Tattva: 18 definitions
Tattva means something in Hinduism, Sanskrit, Jainism, Prakrit, the history of ancient India, Marathi. If you want to know the exact meaning, history, etymology or English translation of this term then check out the descriptions on this page. Add your comment or reference to a book if you want to contribute to this summary article.
Shilpashastra (iconography)Source: Wisdom Library: Elements of Hindu Iconograpy
According to the Śaiva-siddhāntins there are three tatvas (realities) called Śiva, Sadāśiva and Maheśa and these are said to be respectively the niṣkalā, the sakalā-niṣkala and the sakalā aspects of god: the word kalā is often used in philosophy to imply the idea of limbs, members or form; we have to understand, for instance, the term niṣkalā to mean that which has no form or limbs; in other words, an undifferentiated formless entity.
Shilpashastra (शिल्पशास्त्र, śilpaśāstra) represents the ancient Indian science (shastra) of creative arts (shilpa) such as sculpture, iconography and painting. Closely related to Vastushastra (architecture), they often share the same literature.
Shaivism (Shaiva philosophy)Source: Wisdom Library: Kubjikāmata-tantra
Tattva (कन्द, “principle-essence”):—Seventh seat of the Svādhiṣṭhāna (2nd chakra), according to the Kubjikāmata-tantra. It is identified with the last of the seven worlds, named satyaloka. Together, these seven seatsthey form the Brahmāṇḍa (cosmic egg). The Tattva seat refers to the inner triangle. This seat is also known as Piṇḍa (पिण्ड).
The associated dhātu (constituents of the physical body) is the Semen (retas).
Shaiva (शैव, śaiva) or Shaivism (śaivism) represents a tradition of Hinduism worshiping Shiva as the supreme being. Closely related to Shaktism, Shaiva literature includes a range of scriptures, including Tantras, while the root of this tradition may be traced back to the ancient Vedas.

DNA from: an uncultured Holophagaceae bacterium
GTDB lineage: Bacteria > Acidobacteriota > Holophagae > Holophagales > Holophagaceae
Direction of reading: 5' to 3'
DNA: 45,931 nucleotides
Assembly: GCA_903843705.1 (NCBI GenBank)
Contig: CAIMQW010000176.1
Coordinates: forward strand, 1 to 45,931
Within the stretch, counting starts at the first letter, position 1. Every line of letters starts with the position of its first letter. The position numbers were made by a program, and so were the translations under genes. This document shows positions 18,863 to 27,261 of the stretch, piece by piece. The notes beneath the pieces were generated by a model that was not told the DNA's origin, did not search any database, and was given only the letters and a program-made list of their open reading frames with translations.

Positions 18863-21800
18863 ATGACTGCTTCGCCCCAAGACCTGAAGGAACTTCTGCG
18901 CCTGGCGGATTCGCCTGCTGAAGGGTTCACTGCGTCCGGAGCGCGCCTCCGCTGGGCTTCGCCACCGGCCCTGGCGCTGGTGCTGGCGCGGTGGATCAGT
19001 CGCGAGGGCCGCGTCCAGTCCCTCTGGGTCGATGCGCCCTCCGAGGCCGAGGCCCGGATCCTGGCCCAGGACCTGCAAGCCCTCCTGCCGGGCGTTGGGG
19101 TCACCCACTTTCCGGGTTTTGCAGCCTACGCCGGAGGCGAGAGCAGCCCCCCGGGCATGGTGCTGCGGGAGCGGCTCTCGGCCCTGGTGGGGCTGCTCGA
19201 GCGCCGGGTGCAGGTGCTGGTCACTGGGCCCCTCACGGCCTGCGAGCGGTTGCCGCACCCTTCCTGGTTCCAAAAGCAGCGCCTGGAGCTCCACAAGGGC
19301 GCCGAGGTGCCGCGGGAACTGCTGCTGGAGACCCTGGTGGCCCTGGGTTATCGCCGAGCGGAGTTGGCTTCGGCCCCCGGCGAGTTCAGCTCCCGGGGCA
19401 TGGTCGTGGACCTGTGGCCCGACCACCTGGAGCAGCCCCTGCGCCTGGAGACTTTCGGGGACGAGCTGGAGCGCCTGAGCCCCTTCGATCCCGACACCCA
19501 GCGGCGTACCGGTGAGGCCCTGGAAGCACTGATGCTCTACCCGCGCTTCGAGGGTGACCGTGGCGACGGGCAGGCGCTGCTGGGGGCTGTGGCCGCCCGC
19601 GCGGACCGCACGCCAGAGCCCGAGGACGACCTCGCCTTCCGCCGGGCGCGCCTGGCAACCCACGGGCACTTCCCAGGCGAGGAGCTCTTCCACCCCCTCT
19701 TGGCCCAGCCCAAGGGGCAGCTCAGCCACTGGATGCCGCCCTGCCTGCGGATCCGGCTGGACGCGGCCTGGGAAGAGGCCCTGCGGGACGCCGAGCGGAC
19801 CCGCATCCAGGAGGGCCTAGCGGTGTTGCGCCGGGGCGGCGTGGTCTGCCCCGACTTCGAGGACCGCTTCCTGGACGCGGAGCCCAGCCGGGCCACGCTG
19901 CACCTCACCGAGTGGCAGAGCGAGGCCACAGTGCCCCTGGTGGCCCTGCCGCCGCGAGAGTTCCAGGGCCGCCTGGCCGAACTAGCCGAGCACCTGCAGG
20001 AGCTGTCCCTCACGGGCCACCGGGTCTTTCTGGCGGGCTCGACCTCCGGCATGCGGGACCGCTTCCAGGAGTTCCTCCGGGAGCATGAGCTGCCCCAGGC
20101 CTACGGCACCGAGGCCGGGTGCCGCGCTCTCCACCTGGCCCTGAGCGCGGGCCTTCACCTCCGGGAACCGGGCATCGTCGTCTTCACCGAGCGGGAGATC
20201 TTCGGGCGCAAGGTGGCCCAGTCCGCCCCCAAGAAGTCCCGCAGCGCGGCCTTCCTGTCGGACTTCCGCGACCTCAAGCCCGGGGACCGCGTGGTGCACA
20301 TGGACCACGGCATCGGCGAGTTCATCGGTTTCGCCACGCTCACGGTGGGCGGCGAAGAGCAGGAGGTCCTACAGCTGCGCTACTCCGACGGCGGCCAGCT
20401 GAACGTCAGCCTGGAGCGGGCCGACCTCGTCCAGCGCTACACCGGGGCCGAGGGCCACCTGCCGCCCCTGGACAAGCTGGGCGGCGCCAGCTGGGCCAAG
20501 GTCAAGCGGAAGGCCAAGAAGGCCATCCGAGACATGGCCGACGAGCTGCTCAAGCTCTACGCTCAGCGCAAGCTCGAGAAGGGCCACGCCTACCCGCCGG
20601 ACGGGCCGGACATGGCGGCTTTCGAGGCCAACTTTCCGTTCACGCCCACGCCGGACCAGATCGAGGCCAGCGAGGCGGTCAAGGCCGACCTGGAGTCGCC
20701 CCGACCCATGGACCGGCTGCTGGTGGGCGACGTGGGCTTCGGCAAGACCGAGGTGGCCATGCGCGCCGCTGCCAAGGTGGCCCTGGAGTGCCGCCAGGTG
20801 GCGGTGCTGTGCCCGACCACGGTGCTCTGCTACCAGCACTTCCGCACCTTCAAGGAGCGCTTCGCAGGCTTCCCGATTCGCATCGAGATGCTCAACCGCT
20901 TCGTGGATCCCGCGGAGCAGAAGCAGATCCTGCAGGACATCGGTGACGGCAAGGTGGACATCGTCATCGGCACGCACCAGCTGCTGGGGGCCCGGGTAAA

Yoga (school of philosophy)Source: Google Books: The Khecarividya of Adinatha
Ballāla mentions four systems of tattvas (तत्त्व):
- that described in the Nārāyaṇayogasūtravṛtti in which there are two types of tattva, jaḍa and ajaḍa, corresponding to the prakṛti and puruṣa of Sāṃkhya;
- a śākta system of twenty-five tattvas;
- a system said to be found in the Śaivāgamas comprising fifty tattvas, including the twenty-five just mentioned;
- and the (presumably twenty-five) tattvas described by Kapila in the Bhāgavatapurāṇa.
Ballāla adds that the system of fifty tattvas found in the Śaivāgamas has been described by him in the Yogaratnākaragrantha.
Yoga is originally considered a branch of Hindu philosophy (astika), but both ancient and modern Yoga combine the physical, mental and spiritual. Yoga teaches various physical techniques also known as āsanas (postures), used for various purposes (eg., meditation, contemplation, relaxation).
Natyashastra (theatrics and dramaturgy)Source: Wisdom Library: Nāṭya-śāstra
1) Tattva (तत्त्व) refers to a variety of music to be produced from the vīṇā (musical instrument), according to the Nāṭyaśāstra chapter 29. The vīṇā refers to a musical instrument, inhibiting various dhātus (finger techniques).
According to the Nāṭyaśāstra, “the music which expresses properly the tempo, time-measure, varṇa, pada, yati, and syllables of the song, is called the tattva. The rule in the playing of musical instruments, is that the tattva is to be applied in a slow tempo. The experts in observing tempo and time-measure, should apply the tattva in the first song to be sound during a performance”.